Uncovering the History of the ‘Divine Coast’ of Amalfi with Fra Marcus
A: I’m a Franciscan friar, a priest. I'm German and Austrian, but I came here to Italy to study and I remained – I didn’t go back to my homeland, so stayed in the province of Naples, where I have been working since the 1980s. I have worked mostly with youth and with the Scout movement, and am now the vicar of the Duomo of Ravello where I am the last six years.
Q: How did you initially get involved with hosting experiences at Anantara?
A: I’m a friend of the general manager, Giacomo [Sarnataro]. In April, he asked me if I wanted to collaborate. So, I asked my superiors and I told him that I would be available to try this experience. I agreed because the idea of Anantara is not only to give a place for sleeping and eating, but to give you the possibility to make a truly indigenous ‘life’ experience. It means I hope we will be able to share the traditions of the place, the culture of the place, the specialities of the location, also to meet different people like Pope Francis asked us to do.
Q: Tell us about the ‘convento’ part of Anantara Convento di Amalfi Grand Hotel and its past as a monastery.
In 1213, he had the idea to found a monastery in Amalfi for a community of monks, to pray for his family and the Amalfitanian people. The Capuano family is from Amalfi and his uncle, Matteo Capuano, was at the time the Archbishop of Amalfi. So, these two went to the priest Costantino Oliva who in that time hold the little church of San Pietro ad Tuczulum that had been founded in that area in the 8th Century in a cave. They asked if he could leave so they could build their monastery. He agreed, so they did.
They brought in Benedictine Cistercensian monks from Fossanova in the south of Rome to found this monastery. Then, in 1223, Pope Honorius III made this monastery a commanditarian abbey, which means they had to produce money for the named comandatarian abbot. During July of the same year emperor Federico II send a special diplom to the cistercensian abbey he took them “sub speciali protecione et defensione” and and named it paladin chapel.
This went on up to the 14th Century, when a major economic crisis stuck all over Europe and the monks in 1450 left the monastery, abandoning it for more than 100 years. That was until 1583, when the Capuchins were asked to come here, a response to the bishops asking the Pope to send friars to provide spiritual assistance. They remained here up to the 18th Century.
In the 18th Century, the Napoleonic Wars brought a campaign all over Italy of suppression of all religious monasteries and convents. Every religious institution was shut down and their belongings distributed to the treasury of the new civilian monarch. I’m a Franciscan Conventual – we too have had our convent of Saint Antony (founded like at Ravello by Saint Francis around 1220) here in Amalfi in the front of the bay, which we lost in the 18th century too.
Q: Aside from the hotel’s incredible history, what else makes it special in your opinion?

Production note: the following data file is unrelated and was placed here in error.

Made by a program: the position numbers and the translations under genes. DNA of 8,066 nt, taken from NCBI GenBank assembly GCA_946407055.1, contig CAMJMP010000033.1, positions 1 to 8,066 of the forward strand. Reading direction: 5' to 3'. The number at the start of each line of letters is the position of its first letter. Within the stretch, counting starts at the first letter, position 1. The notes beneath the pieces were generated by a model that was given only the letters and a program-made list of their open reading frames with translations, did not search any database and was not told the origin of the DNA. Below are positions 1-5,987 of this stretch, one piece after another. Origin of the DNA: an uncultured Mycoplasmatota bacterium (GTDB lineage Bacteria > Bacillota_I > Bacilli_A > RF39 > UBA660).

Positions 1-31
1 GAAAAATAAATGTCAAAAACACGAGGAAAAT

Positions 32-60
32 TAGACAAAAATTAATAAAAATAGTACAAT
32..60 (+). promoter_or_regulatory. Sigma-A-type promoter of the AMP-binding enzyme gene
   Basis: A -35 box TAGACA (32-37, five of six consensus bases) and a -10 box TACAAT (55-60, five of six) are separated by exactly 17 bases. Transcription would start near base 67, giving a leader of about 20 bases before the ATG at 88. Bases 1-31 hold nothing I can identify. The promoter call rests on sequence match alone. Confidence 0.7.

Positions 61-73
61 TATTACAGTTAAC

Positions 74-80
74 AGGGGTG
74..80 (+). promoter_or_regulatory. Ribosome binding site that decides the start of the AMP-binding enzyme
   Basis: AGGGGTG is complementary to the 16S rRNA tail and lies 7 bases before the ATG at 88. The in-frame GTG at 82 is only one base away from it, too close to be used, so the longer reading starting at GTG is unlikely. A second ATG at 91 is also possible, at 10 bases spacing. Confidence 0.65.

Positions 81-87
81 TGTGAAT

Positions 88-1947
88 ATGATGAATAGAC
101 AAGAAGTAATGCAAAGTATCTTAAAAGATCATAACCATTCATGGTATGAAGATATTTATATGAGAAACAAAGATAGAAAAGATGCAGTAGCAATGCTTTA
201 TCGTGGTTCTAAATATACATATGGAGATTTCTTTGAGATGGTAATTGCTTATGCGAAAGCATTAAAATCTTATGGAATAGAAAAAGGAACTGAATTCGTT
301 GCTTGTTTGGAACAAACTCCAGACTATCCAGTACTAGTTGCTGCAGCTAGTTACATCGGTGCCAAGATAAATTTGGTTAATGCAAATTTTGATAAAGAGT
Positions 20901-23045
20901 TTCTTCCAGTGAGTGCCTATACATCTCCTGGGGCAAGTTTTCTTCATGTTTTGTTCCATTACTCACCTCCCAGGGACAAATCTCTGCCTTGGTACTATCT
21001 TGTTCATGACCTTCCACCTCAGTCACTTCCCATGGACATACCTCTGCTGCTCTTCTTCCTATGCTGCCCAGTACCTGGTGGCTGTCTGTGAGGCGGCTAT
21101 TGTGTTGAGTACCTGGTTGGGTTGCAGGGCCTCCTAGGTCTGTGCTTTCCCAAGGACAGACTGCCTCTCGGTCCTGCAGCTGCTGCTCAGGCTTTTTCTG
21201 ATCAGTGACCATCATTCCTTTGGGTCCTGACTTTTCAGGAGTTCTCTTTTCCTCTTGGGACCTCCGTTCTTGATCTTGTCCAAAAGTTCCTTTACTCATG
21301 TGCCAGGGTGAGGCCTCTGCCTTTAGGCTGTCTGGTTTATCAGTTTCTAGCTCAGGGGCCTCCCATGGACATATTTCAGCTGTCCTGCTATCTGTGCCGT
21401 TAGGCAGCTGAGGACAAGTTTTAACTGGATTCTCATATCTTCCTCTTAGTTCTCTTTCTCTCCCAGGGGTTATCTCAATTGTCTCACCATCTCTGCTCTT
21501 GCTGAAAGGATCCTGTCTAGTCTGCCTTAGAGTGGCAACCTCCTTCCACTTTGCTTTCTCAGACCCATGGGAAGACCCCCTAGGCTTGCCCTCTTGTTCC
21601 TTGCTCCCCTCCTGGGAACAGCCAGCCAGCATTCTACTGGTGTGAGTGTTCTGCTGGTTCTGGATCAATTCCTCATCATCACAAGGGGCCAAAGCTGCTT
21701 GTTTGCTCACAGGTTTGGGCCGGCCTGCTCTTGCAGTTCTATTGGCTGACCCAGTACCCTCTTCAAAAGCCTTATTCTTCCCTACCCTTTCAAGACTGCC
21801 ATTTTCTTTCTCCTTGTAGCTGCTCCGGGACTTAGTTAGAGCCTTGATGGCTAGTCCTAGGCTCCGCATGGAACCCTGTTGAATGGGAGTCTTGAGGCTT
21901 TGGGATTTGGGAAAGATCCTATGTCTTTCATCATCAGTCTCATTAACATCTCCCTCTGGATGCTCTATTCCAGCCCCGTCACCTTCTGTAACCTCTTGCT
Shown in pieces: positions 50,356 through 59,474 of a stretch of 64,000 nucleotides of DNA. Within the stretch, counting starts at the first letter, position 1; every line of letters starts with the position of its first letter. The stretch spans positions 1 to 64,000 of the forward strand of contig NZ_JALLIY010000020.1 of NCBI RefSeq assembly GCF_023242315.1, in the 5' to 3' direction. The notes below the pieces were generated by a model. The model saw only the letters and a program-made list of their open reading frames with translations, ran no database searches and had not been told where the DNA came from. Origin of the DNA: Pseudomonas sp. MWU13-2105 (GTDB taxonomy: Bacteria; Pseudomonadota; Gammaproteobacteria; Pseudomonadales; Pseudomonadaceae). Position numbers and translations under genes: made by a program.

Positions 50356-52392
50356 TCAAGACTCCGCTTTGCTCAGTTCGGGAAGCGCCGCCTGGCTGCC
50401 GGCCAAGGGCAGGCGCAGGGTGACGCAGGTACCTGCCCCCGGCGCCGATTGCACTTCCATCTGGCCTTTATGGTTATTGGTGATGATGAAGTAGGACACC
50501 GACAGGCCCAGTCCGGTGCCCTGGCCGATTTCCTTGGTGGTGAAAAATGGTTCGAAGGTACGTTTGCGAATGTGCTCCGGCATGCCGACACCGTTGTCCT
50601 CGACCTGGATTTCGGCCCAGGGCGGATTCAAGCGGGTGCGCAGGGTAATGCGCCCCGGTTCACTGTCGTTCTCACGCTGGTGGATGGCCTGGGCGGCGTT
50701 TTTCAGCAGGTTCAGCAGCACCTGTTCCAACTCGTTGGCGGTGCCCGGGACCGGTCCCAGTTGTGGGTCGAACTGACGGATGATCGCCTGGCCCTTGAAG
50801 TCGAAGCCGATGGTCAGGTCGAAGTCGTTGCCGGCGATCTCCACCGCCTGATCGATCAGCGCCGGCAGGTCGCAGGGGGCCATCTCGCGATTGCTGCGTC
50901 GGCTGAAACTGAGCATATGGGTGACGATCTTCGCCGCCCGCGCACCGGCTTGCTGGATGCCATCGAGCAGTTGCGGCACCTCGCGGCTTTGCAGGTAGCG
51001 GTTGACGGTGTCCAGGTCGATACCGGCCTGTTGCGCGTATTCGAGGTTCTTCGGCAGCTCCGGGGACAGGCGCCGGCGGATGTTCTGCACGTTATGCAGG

It’s hard to understand if you haven’t seen it, been in touch. It’s the Divine Coast. There’s a nice expression to explain the Amalfi Coast: when the angel Lucifer was thrown out from Heaven he was so displeased that he wept, and when the other angels threw him down, he tore down a piece of heaven as he fell. This is the Divine Coast.
Q: What are some of the experiences we could have together at the hotel?
We can go up to Ravello, take a tour to Villa Rufolo or one of the others, whose are famous all over the world. Ravello is a famous city. Famous for music, for concerts, the music festival of Ravel with Wagner. You can come up to my convent, founded by St Francis in 1222 – we have the biggest library all over of the coast.
We can do a simple trek in the mountains. The most famous trek is the Path of the Gods, from Agerola to Positano. It's a three- or four-hour walk. It's not very difficult, but you should be accompanied by a local guide, so you have to have good shoes and be in good physical condition.
We can cook something simple like they do in the convents and the monasteries. The idea is you have to re-find your peace and ‘stay well’. The motto of our hotel, our monastery – we don't say ‘good morning’, we say ‘pace e bene’ – ‘peace and all good’.
Q: On that note, tell us about the ‘Pace e Bene’ tour around the hotel..
Maybe we will just stop and look at the sea. Or sit under the tree and collect some fruit and we’ll eat it. Maybe you will sit with me or maybe you will go out in the cloister. There are many, many possibilities. The point is really to feel that this is a special place with a special spirit.
Q: What is your own favourite experience with guests at Anantara?
In Italian we say accoglienza – to be someone who is there in that moment and have time for you, to hear what you want to say, to try to understand what you need and help you to simply stop for a moment. Here is a place to regain yourself and to regain your peace, to feel well, to feel welcome – I think that’s the most important. To be able to “accogliere”.
Q: Can you tell us about some of the Christmas events do you have planned at Anantara this year?
There will also be a little Christmas Markets at the hotel, with a big fire and local artists and associations. Anantara is always very open to sustaining local associations who are working to serve social needs. On 24th and the 25th of December and on New Year’s Day there will be special dinner events. There’s a big programme.
Visit the website to see more about experiences with Fra Marcus and plan your stay at Anantara Convento di Amalfi Grand Hotel.